Assam’s Majuli is in danger of going the Atlantis way

Majuli, a large river island in the Brahmaputra and a cradle of Assamese culture, is slowly shrinking due to the river’s wrath.


The Brahmaputra, one of the mightiest rivers in the world, has many stories to tell as it journeys from Tibet through India and finally finds its way to the Bay of Bengal. Sadly, many of these tales are not happy. Known for its disastrous flooding, the monsoon season is play time for the river. The 2,900 km long river swallows huge chunks of land as it meanders along, withering scores of lesser mortals.

Majuli, a large river island, is one of the worst affected. Originally 1,250 sq. km. in size, the island has been reduced to approximately 421 sq. km. It has a population of around 1,50,000. Around 67 revenue villages have fallen off into the river due to massive erosion, and surveys indicate that in the next 15-20 years, Majuli may disappear completely.

“It used to take us one day to get to where our village Kanajan originally was 12 years ago, from where I stand now. The river expanded and ate our land and that of many other villages. It kept chasing us year after year and now here we are on this embankment,” lamented Dhrubajyoti Payeng, an embankment dweller near Bengeniati area in Majuli. Bereft of any other livelihood options, many take to daily wage labour.

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Majuli is revered as a seat of Assamese culture and a hub of Neo Vaishnavism. Lord Krishna is believed to have played here with his friends. In the 16th century, Srimanta Sankardev, a social reformer preached a monotheist form of Hinduism known as Vaishnavism and established monasteries in Majuli to spread the message. Since then, Satras have played a significant role in upholding the heritage of Assamese culture. Several of these Satras have left the island in recent times due to excessive erosion, while many others have had to shift places within the island.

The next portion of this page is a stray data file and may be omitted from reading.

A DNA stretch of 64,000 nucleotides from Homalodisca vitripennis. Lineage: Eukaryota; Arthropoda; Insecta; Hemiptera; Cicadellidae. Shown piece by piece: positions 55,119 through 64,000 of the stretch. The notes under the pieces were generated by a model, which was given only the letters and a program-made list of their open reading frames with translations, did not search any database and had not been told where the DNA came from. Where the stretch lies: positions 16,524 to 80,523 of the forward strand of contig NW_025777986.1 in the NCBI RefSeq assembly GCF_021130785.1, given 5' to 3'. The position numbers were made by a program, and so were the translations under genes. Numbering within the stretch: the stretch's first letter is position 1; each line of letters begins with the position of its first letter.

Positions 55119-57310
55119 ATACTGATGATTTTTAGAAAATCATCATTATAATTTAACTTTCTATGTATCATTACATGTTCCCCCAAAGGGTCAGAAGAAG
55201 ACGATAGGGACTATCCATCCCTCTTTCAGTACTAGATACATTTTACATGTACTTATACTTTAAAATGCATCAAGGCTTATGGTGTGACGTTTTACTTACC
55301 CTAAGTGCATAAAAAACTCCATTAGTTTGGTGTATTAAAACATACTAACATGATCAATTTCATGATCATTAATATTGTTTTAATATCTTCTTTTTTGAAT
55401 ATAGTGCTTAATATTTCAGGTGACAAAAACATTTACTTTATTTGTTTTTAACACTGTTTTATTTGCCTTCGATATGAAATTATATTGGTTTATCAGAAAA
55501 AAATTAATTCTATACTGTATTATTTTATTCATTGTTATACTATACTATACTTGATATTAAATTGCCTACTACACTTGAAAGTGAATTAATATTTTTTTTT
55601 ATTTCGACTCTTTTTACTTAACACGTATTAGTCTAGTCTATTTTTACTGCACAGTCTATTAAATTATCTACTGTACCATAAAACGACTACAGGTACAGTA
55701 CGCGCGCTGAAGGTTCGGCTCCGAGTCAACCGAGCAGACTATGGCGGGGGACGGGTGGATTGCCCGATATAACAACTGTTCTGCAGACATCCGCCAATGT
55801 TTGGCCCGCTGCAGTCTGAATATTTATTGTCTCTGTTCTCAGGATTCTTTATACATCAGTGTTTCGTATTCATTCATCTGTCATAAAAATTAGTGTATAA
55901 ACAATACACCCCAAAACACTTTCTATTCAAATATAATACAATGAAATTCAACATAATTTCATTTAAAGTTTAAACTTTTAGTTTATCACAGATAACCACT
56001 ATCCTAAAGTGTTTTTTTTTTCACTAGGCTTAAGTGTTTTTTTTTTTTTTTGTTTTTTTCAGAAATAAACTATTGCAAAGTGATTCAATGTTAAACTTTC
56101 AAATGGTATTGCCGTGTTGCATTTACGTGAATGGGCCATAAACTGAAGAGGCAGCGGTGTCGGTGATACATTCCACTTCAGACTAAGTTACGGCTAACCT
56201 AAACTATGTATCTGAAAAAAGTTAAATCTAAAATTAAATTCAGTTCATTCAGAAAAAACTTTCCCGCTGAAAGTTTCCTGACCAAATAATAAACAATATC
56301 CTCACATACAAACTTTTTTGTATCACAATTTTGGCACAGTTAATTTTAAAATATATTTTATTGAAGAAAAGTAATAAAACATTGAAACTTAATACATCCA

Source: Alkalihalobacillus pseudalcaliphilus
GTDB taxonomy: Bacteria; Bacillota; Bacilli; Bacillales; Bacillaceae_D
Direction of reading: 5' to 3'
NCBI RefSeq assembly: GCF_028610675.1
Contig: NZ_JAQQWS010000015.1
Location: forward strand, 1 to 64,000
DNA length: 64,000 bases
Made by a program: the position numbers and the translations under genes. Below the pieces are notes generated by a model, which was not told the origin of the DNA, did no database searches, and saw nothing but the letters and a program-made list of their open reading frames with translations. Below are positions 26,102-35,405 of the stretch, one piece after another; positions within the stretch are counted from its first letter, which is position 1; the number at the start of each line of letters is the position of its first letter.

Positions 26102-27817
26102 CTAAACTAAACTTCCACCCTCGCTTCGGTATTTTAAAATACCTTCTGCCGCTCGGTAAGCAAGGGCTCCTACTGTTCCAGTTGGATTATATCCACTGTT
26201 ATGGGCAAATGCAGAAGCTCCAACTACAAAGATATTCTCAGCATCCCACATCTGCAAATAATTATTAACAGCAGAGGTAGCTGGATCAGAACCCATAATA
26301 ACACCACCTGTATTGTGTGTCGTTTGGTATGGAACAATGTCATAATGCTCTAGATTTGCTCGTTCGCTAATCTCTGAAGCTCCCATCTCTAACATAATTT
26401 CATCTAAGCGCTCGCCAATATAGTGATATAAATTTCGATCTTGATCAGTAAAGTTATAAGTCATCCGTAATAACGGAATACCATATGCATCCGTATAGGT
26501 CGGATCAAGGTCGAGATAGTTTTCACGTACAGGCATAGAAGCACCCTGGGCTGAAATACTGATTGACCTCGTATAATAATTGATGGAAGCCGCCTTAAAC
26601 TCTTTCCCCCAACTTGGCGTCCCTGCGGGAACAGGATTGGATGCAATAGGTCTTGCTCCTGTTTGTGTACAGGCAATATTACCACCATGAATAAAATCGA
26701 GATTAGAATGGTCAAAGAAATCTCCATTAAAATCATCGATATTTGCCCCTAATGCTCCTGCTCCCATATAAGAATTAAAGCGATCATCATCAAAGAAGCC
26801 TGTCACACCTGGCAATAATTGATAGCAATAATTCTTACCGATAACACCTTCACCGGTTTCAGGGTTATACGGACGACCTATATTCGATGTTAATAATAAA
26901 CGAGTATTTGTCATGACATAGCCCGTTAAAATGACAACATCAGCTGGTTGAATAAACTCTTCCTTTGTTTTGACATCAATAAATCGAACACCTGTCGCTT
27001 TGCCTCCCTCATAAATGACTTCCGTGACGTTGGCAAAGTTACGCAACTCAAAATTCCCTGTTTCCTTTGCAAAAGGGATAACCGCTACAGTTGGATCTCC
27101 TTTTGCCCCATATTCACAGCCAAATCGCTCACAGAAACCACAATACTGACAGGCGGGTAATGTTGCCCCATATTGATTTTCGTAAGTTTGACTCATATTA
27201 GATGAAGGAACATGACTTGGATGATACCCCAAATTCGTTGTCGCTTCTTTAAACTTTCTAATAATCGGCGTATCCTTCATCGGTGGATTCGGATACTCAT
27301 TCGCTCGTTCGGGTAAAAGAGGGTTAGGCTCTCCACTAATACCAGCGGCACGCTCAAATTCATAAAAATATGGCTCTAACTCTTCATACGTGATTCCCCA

The Government has made several efforts to arrest erosion, many of these being structural measures such as embankments, installing geo-bags, porcupines, and so on but not much has changed. Many of these, especially embankments, have actually aided erosion instead of controlling it, say the locals. “If you don’t let the river flow, it will find its way somehow,” commented Jamini Payeng, National Award Winner (Craft Council of India) handicraft artist and activist in Majuli, who supports families affected by erosion, especially women, by training them in weaving and tailoring.

Every year, the river swells and eats away large portions of land from this island, and people continue to put together their lives over and over again.

Watch the video to know more about Majuli and how the lives of the people flows with the river:

Republished from The India Water Portal blog. Click here for the original article.


  ABOUT THE AUTHOR
India Water Portal is India’s largest resource and platform focused on water issues. IWP is an initiative supported by Arghyam, a public charitable foundation setup with an endowment from Rohini Nilekani, working in the water and sanitation sector in India since 2005. more

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  ABOUT THE AUTHOR
India Water Portal is India’s largest resource and platform focused on water issues. IWP is an initiative supported by Arghyam, a public charitable foundation setup with an endowment from Rohini Nilekani, working in the water and sanitation sector in India since 2005. more

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